During World War II, employment at the Goodyear plant doubled to 2,800 as the demand for war production rose to unprecedented levels. In addition to the production of tires, 75% of which were used on military equipment, the plant also produced life rafts, bulletproof aircraft fuel tanks, de-icing equipment and many other essential products.

Hundreds of Goodyear employees joined Canada’s military forces during the wartime period. Forty-seven were killed in action including Flight Lieutenant David E. Hornell, an employee in the chemical department at the Goodyear plant. Hornell was posthumously awarded the first Victoria Cross to be won by a member of the Royal Canadian Air Force.

The Goodyear employees who paid the supreme sacrifice during both wars continue to be remembered through the Goodyear Remembrance Trophy, which is awarded annually at Toronto’s Warriors’ Day Parade.

Goodyear Plant, 1967 (Photo Credits: Goodyear Canada Inc)

A lot is to be said for the employee culture at Goodyear. Employees were encouraged to participate in community events, and most employees were local residents. In fact, Goodyear established the “Spirit Award” program in 1966 to recognize employees who best illustrate what “spirit” is all about – the spirit of striving for perfection – of satisfaction in a job well done – and working within and for one’s community. Several New Toronto employees won this award over the years, including Barry Fitzpatrick, who worked for Goodyear right up to his passing on in December 2006. (Barry was very helpful in putting together this web page). Many employees had a long tenure at Goodyear. They were, and are, loyal, dedicated employees and thus were often dubbed as “Goodyearites”. Several employees even today have over 40 years seniority.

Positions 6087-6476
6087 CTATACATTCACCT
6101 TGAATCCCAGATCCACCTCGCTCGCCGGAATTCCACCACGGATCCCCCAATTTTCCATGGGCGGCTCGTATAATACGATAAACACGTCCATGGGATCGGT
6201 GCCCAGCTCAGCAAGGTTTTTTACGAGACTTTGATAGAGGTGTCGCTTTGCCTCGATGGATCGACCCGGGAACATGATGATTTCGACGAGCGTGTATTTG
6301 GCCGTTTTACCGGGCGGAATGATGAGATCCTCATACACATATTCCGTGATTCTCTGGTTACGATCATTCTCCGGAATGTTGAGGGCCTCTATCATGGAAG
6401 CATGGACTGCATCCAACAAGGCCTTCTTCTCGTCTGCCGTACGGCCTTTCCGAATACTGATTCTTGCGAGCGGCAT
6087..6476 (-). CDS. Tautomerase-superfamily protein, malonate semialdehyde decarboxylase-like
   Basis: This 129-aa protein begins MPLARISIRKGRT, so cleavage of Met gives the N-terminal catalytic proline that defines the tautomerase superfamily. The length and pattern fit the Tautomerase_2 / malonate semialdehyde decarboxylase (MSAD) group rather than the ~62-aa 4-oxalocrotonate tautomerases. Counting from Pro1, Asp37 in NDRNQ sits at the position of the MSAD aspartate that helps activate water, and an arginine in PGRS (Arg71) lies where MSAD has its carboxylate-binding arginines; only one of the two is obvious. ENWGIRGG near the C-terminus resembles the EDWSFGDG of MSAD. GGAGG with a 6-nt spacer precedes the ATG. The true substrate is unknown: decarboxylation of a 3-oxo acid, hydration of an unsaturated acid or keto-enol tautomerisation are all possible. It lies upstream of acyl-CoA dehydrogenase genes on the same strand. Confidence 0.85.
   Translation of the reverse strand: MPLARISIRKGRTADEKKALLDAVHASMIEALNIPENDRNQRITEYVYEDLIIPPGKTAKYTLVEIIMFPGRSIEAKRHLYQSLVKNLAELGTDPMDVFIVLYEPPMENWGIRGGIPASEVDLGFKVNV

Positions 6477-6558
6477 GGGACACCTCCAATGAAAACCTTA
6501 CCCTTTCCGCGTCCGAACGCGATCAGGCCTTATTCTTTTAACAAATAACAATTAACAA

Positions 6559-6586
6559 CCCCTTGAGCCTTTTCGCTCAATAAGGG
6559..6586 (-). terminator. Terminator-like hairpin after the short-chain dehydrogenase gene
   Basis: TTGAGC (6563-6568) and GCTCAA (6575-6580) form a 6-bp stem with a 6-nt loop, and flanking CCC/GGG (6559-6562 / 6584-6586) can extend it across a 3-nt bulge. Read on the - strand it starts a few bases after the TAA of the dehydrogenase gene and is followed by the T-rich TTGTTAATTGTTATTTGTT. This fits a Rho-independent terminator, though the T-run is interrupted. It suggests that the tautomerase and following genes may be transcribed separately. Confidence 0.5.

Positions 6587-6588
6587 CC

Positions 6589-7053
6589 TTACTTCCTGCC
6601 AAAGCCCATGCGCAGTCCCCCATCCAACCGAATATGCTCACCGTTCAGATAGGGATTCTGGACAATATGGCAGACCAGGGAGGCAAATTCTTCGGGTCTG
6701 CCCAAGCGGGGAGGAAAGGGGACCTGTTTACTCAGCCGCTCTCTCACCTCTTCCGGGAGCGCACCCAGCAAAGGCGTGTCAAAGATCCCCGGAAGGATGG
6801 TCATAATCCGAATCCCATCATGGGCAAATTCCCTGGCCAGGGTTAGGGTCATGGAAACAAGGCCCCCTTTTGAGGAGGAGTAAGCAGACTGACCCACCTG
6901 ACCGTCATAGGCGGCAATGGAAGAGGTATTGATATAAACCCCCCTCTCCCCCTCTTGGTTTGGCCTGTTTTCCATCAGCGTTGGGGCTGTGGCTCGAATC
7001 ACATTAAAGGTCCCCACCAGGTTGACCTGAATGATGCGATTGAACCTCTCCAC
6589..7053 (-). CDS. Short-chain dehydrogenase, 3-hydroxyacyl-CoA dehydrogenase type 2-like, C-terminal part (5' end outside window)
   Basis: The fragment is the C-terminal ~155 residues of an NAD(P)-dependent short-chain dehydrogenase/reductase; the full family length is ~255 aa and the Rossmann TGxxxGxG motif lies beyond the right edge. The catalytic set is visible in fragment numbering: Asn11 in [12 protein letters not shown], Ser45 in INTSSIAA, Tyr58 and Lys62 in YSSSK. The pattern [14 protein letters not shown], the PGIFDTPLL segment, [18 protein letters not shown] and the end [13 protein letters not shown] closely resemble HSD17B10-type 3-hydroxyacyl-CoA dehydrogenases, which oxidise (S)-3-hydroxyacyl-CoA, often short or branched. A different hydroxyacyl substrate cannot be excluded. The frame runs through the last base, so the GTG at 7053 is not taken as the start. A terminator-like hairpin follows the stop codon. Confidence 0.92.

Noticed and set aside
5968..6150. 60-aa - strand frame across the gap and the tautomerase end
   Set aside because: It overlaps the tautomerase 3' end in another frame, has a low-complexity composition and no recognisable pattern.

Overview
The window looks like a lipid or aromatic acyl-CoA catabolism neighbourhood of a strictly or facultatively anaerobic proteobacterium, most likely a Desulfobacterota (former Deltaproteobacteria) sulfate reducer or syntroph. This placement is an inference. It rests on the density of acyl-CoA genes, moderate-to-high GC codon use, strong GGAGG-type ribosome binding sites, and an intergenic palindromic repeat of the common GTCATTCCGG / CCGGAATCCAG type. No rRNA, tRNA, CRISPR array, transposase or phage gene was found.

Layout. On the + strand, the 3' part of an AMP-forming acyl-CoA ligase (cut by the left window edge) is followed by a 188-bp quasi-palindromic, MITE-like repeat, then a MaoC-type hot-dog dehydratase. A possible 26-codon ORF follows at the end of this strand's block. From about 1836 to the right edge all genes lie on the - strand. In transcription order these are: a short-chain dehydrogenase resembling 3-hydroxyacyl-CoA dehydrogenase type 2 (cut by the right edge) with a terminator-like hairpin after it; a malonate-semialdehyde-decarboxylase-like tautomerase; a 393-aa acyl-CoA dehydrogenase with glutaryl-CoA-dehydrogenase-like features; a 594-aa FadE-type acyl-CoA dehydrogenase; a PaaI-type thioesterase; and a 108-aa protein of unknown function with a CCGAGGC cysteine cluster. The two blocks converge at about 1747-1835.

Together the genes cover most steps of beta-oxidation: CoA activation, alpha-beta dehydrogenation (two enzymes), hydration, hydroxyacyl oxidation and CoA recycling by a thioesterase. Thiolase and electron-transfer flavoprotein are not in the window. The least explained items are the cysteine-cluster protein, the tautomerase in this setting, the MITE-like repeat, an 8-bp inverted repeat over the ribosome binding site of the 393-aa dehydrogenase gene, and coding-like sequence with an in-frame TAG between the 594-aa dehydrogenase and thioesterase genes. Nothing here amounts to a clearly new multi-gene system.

The Lakeshore plant closed on May 31, 1987 and moved north to 450 Kipling Avenue.

In 1988, the Daniels group purchased the site for a residential development of apartment buildings. Kleinfeldt Consultants managed the demolition project.

In 1992, construction was started on 7 new co-operative housing projects. The co-ops are built around a quadrangle, the middle of which is a park at Tenth Street and Coin Street. Several co-op buildings are named after various people who played an important part in the community:

  • Barsa Kelly/Cari-Can Co-operative Homes is located at 1 Coin Street
  • Robert Cooke is on Garnett Janes Road
  • Lakeshore Gardens is also on Garnett Janes Road
  • Birmingham Co-op is on Elsinore Path
  • Lakeshore Village Artists’ Co-operative Homes is on Birmingham Street
  • Lerette Manor for seniors is on Twelfth Street
  • Nakiska Co-op is on Lakeshore Blvd West

In the picture to the left, Barsa Kelly Co-op is in the middle. Daniels townhouses are to the right. Robert Cooke/Lakeshore Gardens— which share the same building—are on the left. (Photo Credit: John McCuaig)

The co-op projects were particularly daring because they were built on reclaimed brownfield land contaminated by chlorinated chemicals used in the manufacture of Goodyear Tires and Anaconda Brass from the 1920’s to 1989, when the plants closed. Mayor David Miller said, “The lands are also essential for “smart growth” policies promoted in the official plan, which would combat urban sprawl by diverting new GTA residents into the central city”. Now, in 2004, a townhouse condominium project is almost completed on the Lakeshore front of the site.

Below are a couple of pictures of some of the (almost) completed townhouse construction on the Lakeshore front in 2005.